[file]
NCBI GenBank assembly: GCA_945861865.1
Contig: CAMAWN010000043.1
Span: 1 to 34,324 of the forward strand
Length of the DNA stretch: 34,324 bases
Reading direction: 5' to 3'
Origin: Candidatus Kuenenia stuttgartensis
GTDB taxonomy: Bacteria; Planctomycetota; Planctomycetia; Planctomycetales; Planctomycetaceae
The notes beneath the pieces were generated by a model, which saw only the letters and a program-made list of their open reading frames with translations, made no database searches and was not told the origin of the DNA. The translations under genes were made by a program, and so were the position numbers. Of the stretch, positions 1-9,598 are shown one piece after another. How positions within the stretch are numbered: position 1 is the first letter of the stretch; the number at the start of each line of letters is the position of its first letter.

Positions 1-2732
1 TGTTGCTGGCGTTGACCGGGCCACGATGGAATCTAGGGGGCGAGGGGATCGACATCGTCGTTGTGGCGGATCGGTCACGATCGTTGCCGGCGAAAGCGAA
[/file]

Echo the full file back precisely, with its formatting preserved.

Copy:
NCBI GenBank assembly: GCA_945861865.1
Contig: CAMAWN010000043.1
Span: 1 to 34,324 of the forward strand
Length of the DNA stretch: 34,324 bases
Reading direction: 5' to 3'
Origin: Candidatus Kuenenia stuttgartensis
GTDB taxonomy: Bacteria; Planctomycetota; Planctomycetia; Planctomycetales; Planctomycetaceae
The notes beneath the pieces were generated by a model, which saw only the letters and a program-made list of their open reading frames with translations, made no database searches and was not told the origin of the DNA. The translations under genes were made by a program, and so were the position numbers. Of the stretch, positions 1-9,598 are shown one piece after another. How positions within the stretch are numbered: position 1 is the first letter of the stretch; the number at the start of each line of letters is the position of its first letter.

Positions 1-2732
1 TGTTGCTGGCGTTGACCGGGCCACGATGGAATCTAGGGGGCGAGGGGATCGACATCGTCGTTGTGGCGGATCGGTCACGATCGTTGCCGGCGAAAGCGAA